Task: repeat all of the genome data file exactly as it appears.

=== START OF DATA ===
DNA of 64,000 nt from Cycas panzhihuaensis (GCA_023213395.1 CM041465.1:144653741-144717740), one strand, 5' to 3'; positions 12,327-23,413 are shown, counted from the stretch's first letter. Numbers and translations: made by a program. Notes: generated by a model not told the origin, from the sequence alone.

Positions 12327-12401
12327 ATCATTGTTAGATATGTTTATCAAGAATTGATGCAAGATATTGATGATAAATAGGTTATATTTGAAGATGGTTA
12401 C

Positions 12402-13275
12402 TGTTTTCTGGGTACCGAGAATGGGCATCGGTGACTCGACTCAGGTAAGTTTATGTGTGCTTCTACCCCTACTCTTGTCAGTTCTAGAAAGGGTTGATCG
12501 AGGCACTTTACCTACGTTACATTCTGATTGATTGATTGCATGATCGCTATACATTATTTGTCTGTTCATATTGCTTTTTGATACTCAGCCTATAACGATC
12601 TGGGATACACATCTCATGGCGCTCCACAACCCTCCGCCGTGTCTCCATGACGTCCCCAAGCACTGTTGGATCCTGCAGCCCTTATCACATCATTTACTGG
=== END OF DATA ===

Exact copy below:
DNA of 64,000 nt from Cycas panzhihuaensis (GCA_023213395.1 CM041465.1:144653741-144717740), one strand, 5' to 3'; positions 12,327-23,413 are shown, counted from the stretch's first letter. Numbers and translations: made by a program. Notes: generated by a model not told the origin, from the sequence alone.

Positions 12327-12401
12327 ATCATTGTTAGATATGTTTATCAAGAATTGATGCAAGATATTGATGATAAATAGGTTATATTTGAAGATGGTTA
12401 C

Positions 12402-13275
12402 TGTTTTCTGGGTACCGAGAATGGGCATCGGTGACTCGACTCAGGTAAGTTTATGTGTGCTTCTACCCCTACTCTTGTCAGTTCTAGAAAGGGTTGATCG
12501 AGGCACTTTACCTACGTTACATTCTGATTGATTGATTGCATGATCGCTATACATTATTTGTCTGTTCATATTGCTTTTTGATACTCAGCCTATAACGATC
12601 TGGGATACACATCTCATGGCGCTCCACAACCCTCCGCCGTGTCTCCATGACGTCCCCAAGCACTGTTGGATCCTGCAGCCCTTATCACATCATTTACTGG